Facebook shares surge as Zuckerberg talks mobile revenue and Instagram
What an odd year it has been for Facebook. It began with a disastrously overpriced flotation that has seen its $38 IPO price shredded on the markets troubled by the sudden thought that it can not make money out of mobile — despite some predicting otherwise.
That was until yesterday when Facebook’s CEO Mark Zuckerberg revealed that 14% of the company’s ad revenue is coming from mobile.
Clearly the quarter since Facebook floated on the Nasdaq has been an important one. Zuckerberg said Facebook made $150m (£94m) in revenue from mobile for the quarter ended 30 September.
“I want to dispel this myth that Facebook can’t make money on mobile. The most important thing to understand here is that we’re just getting started with our mobile product development and monetisation,” Zuckerberg said.
The news had a big reaction on Facebook stock. It bounced by more than $4 going as high as $23.96 before dipping slightly to $23.23. That is still up by almost 20% (19.1%) putting it closer to a more realistic price.
Combine the news from Facebook with what we heard from Twitter in the Summer when it said that on many days “mobile revenue surpassed web”.
Add to that Instagram which is going from strength to strength particularly as grows on the Android platform.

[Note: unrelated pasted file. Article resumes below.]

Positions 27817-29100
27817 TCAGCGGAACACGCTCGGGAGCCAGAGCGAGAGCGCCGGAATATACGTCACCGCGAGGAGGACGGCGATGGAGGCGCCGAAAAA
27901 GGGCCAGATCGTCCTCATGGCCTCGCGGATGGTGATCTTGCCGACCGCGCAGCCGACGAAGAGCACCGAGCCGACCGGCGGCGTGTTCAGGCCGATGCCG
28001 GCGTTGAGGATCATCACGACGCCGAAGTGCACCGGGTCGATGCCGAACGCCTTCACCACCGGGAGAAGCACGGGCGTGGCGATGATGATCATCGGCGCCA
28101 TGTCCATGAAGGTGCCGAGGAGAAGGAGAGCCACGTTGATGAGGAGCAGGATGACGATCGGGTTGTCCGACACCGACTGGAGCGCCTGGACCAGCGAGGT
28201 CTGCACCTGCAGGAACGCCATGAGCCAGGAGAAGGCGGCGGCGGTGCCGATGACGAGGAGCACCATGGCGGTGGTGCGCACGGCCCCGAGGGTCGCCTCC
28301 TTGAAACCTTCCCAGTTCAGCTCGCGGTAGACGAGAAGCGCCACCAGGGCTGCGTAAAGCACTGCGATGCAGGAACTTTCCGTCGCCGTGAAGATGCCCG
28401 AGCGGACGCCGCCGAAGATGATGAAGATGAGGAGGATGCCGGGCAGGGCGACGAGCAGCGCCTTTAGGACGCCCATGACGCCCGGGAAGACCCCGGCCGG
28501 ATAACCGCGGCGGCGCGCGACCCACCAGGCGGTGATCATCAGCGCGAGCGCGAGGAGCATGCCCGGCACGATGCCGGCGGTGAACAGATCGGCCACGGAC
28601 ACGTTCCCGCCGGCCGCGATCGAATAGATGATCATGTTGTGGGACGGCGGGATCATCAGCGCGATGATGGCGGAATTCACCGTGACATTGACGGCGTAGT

Last month we read how Instagram was overtaking Twitter in terms of daily mobile users suggesting that it could become a very important part of the Facebook mobile revenue story.
Yesterday Zuckerberg spent some time talking about Instagram and highlighted its massive growth, which has not paused since Facebook snapped it up.
“We got to know them because they built a social integration with us that a lot of people really liked, and both companies saw the opportunity to do even more together.
“When we agreed to acquire them, Instagram had 27 million registered users. Today, they have more than 100 million. The most recent comScore report shows that in the US there is more mobile time spent on Instagram than on Twitter.
“By giving Instagram access to some of the tools we have internally here at Facebook, they can grow even faster than they would have alone,” Zuckerberg said
While Facebook bounced there was no such luck for Zynga the once hot social games firm, which is the company credited with bringing games to the social network and enjoying much early success with the many Ville type games (Farmville and CityVille et cetera).
Yesterday it announced it was closing its UK and Japanese offices, as well as some older games and axing 150 staff.
It also warned that its third-quarter numbers were not going to be pretty. It posted a loss and said the weakness was likely to continue into the next quarter.
Its shares did briefly rally on the back of a $200m share buyback rising 13% to $2.42, but quickly fell back to $2.13 down 3.23%. It floated on the Nasdaq in December at $10.